Love hurts – even with ‘Her’ at your side

Fort Worth Star-TelegramJanuary 17, 2014 

Theodore (Joaquin Phoenix) falls in love with his computer operating system (voiced by Scarlett Johansson) in the futuristic love story “Her.”


  • if you go

    What: “Her”

    Rating: R

    Where: College 9


The crafters of science fiction often have speculated about what will happen when computers and robots develop consciousness, becoming as self-aware as their masters. In many cases, the results aren’t pretty. From “2001: A Space Odyssey” to the recent TV series “Battlestar Galactica,” and such lesser films as “Colossus: The Forbin Project” and “Demon Seed,” the coming era of artificial intelligence long has been seen as a time when machines will turn on their makers.

Director/writer Spike Jonze has a different idea. In the languidly enjoyable romantic drama “Her,” a lonely young man falls head over keyboard in love with his computer’s operating system. Mind you, it’s not just any operating system but one designed to be empathetic with humans, and has Scarlett Johansson as its Siri-with-sex-appeal voice. Who could resist?

Certainly not Theodore (Joaquin Phoenix). He earns his living writing poetic Hallmark-style homilies for an online service aimed at consumers who want to send a handwritten letter without putting in the emotional effort.

While Theodore can summon romantic notions for others, his own love life is stuck in neutral since a split with his wife. Enter the latest upgrade in artificial intelligence, a computer operating system that can take on a human personality and voice while interacting with the user as a friend, not an appliance.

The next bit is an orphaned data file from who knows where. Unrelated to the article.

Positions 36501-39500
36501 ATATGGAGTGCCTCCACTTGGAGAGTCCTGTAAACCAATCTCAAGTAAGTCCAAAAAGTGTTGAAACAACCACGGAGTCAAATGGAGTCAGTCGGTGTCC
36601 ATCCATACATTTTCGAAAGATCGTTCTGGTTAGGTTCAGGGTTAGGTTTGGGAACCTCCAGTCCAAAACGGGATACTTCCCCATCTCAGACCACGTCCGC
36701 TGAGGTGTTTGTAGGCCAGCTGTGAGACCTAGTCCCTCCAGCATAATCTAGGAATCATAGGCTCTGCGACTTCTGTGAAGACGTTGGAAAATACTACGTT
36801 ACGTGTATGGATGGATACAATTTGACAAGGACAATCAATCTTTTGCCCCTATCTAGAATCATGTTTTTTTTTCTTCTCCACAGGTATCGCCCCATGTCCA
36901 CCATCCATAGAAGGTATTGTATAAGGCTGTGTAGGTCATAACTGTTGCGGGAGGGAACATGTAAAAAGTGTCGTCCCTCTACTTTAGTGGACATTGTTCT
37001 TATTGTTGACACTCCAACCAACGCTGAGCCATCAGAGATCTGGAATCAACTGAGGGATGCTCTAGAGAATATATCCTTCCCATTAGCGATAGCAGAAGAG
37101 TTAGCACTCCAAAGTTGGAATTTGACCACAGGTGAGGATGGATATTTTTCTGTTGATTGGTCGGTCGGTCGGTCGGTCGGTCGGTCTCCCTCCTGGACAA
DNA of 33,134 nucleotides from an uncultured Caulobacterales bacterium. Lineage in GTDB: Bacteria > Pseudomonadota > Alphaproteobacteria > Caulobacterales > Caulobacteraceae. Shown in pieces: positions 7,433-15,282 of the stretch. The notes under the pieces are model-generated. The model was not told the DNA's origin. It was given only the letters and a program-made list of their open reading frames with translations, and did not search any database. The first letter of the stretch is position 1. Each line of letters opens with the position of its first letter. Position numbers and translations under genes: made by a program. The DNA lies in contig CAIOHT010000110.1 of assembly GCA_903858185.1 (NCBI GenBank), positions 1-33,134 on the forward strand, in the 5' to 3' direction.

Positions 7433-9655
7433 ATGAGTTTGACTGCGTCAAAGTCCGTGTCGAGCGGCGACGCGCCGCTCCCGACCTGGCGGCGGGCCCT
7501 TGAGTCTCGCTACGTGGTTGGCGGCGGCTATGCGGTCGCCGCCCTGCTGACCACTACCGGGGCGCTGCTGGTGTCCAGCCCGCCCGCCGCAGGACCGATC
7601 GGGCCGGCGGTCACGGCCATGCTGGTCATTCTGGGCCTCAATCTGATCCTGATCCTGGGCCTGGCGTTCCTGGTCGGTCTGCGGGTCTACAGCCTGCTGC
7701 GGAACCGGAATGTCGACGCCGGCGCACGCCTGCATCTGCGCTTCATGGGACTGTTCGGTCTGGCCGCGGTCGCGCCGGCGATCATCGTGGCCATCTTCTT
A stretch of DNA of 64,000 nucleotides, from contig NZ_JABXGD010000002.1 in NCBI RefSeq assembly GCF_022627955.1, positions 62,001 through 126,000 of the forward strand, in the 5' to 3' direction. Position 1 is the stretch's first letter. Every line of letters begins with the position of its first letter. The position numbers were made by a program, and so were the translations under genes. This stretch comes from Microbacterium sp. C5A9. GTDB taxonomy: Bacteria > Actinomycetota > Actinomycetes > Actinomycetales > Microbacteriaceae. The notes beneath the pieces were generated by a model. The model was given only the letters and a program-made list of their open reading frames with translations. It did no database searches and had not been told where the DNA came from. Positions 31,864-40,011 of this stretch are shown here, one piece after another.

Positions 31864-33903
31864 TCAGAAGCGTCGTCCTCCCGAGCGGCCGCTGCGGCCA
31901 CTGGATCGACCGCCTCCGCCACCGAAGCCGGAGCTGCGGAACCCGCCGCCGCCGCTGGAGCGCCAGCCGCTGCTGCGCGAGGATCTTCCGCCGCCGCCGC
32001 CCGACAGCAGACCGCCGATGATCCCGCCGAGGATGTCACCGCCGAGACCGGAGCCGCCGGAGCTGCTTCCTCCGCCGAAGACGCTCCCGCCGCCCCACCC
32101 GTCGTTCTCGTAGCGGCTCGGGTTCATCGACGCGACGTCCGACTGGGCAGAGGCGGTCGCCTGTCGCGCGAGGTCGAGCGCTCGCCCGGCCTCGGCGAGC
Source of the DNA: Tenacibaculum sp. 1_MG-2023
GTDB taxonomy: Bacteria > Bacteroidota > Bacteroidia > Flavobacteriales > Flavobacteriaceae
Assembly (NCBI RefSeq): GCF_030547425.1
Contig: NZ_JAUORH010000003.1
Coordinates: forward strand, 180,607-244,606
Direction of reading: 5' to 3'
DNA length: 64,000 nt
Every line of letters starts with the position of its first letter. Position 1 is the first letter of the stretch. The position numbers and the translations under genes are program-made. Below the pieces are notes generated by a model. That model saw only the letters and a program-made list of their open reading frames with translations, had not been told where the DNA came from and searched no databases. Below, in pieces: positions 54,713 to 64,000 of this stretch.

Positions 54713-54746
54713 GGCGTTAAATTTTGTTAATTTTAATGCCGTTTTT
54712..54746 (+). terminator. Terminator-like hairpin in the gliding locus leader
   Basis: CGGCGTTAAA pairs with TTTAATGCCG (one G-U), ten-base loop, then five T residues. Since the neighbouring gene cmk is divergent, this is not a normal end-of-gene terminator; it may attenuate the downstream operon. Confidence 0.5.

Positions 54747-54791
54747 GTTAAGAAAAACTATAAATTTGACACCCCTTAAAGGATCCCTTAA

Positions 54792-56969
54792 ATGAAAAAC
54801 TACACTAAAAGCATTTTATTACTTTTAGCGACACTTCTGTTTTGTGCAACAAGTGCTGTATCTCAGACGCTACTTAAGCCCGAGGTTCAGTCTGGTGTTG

Theodore’s OS takes the name Samantha, and while at first she does what a computer might be expected to do, the two begin a subtle flirtation that grows into something more. What at first seems wildly improbable blooms into a sweet, warm and low-key love story.

Even though Johansson is never seen, she still manages to convey a sense of falling in love. Phoenix delivers his least-mannered performance, fully becoming a guy for whom life seems to be passing him by.

Jonze (“Adaptation,” “Where the Wild Things Are”) isn’t the first to put a positive spin on the rise of the machines, but “Her” may be its most romantic incarnation. It’s also a not-so-subtle commentary on the difficulties of relationship communication in the here and now. Samantha may be more alluring and sexy than “2001: A Space Odyssey’s” HAL 9000, but that doesn’t make her any more compatible.

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